Newsday, Tony said, even all those years ago, never evinced this galling brand of sexist discrimination. Good for Newsday, but I was more taken with how he had gotten so far into the book so soon after its release. “Oh, I started in the middle,” he said. He was not alone in confessing that he read the book via the index.

A few New York Times alumni wrote to compliment the book’s even-handedness. One former masthead figure sent me into apoplexy with several paragraphs of reflection on some huge mistakes. They were not mine, it turned out, to my enduring relief after reading the letter a second time. The reference was to the newspaper’s uppermost management.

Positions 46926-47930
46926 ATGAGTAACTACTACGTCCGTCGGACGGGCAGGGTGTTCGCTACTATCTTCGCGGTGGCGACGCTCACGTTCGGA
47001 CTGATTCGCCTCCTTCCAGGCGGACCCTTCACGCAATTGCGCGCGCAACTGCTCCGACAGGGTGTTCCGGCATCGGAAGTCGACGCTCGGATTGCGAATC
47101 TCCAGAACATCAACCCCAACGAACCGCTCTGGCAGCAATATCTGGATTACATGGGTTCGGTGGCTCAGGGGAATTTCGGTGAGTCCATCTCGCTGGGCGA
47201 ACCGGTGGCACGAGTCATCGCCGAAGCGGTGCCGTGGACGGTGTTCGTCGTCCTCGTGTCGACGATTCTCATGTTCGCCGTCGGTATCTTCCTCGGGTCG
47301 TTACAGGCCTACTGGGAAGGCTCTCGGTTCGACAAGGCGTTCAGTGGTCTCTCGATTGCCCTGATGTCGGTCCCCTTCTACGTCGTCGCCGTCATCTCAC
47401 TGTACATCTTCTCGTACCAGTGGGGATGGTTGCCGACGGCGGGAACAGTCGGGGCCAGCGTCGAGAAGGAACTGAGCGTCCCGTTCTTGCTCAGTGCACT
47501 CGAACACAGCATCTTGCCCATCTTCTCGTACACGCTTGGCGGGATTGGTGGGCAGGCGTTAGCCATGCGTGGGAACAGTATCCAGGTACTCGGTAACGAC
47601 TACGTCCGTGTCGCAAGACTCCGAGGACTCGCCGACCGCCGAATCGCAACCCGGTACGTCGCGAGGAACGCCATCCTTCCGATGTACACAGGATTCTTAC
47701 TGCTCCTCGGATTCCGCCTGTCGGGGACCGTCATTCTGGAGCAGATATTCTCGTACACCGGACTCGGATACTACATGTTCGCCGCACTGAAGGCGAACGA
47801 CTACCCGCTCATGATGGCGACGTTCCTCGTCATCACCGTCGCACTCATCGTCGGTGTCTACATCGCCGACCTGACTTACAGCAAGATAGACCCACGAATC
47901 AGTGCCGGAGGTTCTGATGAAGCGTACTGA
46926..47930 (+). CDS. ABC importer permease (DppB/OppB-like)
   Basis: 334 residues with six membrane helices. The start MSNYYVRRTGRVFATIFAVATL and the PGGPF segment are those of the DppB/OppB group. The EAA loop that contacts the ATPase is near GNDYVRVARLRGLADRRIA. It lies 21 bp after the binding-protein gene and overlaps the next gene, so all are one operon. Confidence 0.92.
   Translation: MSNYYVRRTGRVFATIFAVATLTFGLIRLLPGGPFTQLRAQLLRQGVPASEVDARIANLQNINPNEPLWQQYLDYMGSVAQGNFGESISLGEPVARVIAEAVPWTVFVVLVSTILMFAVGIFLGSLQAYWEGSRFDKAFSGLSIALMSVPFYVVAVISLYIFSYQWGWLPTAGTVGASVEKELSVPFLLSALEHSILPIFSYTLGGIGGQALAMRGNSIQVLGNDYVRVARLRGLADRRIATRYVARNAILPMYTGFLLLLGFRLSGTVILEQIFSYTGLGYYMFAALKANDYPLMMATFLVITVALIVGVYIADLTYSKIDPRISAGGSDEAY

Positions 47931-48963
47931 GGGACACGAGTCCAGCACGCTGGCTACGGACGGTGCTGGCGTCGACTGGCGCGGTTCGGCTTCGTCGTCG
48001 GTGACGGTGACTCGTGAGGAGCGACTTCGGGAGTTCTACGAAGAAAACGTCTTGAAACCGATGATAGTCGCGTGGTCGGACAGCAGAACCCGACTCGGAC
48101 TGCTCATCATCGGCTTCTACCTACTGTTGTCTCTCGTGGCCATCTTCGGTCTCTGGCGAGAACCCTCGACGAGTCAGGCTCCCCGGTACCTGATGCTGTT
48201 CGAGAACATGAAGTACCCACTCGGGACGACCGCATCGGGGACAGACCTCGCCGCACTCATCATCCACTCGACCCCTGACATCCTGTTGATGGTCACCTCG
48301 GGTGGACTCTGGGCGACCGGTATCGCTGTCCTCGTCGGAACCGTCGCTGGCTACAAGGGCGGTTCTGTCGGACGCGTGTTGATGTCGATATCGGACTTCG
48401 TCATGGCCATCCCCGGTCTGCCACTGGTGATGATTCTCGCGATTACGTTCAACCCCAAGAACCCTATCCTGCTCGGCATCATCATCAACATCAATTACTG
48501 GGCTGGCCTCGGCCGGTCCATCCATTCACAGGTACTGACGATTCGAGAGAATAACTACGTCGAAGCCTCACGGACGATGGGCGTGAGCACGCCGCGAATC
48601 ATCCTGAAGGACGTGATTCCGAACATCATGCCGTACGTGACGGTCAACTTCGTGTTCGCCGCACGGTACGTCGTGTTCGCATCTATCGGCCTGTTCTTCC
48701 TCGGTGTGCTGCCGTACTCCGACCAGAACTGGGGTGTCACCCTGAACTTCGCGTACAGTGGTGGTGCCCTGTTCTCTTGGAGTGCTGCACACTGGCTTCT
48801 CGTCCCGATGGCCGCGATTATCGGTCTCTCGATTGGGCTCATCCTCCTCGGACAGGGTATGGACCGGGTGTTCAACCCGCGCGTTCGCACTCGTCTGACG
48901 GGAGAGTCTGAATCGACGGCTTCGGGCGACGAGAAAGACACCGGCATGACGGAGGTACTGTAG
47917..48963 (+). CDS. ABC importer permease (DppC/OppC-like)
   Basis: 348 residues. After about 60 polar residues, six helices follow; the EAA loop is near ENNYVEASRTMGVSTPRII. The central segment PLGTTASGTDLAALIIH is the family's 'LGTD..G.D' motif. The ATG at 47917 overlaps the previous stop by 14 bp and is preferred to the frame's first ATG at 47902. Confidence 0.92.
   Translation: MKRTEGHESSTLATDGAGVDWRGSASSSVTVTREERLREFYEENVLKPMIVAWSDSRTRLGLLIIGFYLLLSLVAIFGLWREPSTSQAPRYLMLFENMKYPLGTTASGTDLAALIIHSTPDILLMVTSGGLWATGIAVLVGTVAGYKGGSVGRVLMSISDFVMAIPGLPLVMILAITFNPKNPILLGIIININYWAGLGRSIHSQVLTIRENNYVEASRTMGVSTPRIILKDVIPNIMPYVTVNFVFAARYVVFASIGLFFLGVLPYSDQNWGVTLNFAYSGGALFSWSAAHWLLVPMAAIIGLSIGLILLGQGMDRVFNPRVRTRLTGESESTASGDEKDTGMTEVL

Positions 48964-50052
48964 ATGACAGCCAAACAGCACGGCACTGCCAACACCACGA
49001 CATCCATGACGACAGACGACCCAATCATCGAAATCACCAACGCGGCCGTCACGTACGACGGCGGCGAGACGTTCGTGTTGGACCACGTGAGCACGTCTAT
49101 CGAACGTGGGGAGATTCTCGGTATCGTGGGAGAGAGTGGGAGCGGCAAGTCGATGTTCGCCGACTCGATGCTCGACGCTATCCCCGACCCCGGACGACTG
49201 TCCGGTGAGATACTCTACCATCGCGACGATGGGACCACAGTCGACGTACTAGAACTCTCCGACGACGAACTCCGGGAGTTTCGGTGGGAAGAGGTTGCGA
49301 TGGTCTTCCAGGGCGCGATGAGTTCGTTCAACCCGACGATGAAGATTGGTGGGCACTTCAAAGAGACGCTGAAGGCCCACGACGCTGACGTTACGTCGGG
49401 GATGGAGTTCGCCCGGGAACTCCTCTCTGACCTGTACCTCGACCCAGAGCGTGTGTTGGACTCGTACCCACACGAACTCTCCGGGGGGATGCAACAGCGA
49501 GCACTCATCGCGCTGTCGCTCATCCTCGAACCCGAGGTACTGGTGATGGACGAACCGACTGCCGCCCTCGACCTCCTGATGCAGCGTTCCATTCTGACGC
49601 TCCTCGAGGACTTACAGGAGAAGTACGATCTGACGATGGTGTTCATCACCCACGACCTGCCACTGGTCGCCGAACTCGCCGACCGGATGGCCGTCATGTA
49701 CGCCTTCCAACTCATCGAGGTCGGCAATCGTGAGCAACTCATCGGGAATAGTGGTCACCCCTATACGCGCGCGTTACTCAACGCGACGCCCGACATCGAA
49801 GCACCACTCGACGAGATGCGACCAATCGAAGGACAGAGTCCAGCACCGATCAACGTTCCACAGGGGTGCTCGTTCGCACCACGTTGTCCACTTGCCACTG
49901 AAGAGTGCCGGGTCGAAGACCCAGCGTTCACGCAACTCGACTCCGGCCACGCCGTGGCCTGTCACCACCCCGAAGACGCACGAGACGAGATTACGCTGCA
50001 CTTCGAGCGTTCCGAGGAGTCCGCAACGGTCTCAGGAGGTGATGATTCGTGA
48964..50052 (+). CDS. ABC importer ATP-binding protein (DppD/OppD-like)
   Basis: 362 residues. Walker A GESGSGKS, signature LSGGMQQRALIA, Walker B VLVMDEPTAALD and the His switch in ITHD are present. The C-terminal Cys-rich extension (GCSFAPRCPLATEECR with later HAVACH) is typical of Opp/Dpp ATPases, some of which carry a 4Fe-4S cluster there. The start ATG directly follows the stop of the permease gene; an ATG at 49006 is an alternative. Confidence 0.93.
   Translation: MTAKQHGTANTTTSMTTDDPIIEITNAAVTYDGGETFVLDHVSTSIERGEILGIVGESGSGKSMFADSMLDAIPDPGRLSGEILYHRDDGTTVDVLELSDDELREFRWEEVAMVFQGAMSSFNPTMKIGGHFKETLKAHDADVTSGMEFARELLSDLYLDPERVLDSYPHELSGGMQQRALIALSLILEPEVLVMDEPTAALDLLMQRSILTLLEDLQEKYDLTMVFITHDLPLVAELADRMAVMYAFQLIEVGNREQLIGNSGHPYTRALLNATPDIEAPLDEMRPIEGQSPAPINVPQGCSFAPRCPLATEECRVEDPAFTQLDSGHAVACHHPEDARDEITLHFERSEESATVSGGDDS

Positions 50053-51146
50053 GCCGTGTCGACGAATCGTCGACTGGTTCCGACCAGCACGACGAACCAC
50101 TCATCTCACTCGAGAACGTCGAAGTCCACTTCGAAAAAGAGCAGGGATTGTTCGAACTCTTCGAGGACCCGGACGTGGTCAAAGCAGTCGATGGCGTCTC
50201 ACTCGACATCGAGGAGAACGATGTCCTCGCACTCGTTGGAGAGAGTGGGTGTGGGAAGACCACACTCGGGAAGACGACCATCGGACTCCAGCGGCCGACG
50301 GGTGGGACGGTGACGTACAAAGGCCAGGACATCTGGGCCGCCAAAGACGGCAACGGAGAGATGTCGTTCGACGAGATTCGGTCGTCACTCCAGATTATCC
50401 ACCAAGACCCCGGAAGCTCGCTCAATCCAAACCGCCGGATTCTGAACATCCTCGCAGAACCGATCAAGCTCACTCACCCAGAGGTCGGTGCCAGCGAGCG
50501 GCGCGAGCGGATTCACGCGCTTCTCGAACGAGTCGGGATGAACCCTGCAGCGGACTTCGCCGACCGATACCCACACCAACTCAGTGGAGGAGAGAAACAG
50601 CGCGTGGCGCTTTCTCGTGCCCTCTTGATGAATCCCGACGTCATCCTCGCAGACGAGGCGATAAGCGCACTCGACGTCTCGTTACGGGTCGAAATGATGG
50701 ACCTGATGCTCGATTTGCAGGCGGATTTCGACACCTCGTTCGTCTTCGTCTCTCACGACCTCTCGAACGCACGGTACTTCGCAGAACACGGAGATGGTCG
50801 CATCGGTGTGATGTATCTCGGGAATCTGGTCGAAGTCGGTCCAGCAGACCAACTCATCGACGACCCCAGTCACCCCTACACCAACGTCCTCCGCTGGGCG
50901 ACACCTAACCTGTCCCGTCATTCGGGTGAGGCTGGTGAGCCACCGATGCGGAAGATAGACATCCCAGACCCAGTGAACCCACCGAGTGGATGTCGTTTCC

Exciting for me has been the sweet coincidence of in-depth biographies of women who are or could have been among Undaunted‘s representatives. These include Lorissa Rinehart’s First to the Front about the war photographer Dickey Chappelle; Jennet Conant‘s Fierce Ambition about the New York Herald-Tribune‘s Marguerite Higgins, second woman journalist to win a Pulitzer Prize (albeit thirteen years after the first, which was Anne O’Hare McCormick, and McCormick’s came twenty years after the establishment of the prize); Susan Page‘s Rulebreaker about Barbara Walters; and Rachel Shteir‘s Magnificent Disrupter, about the life of Betty Freidan.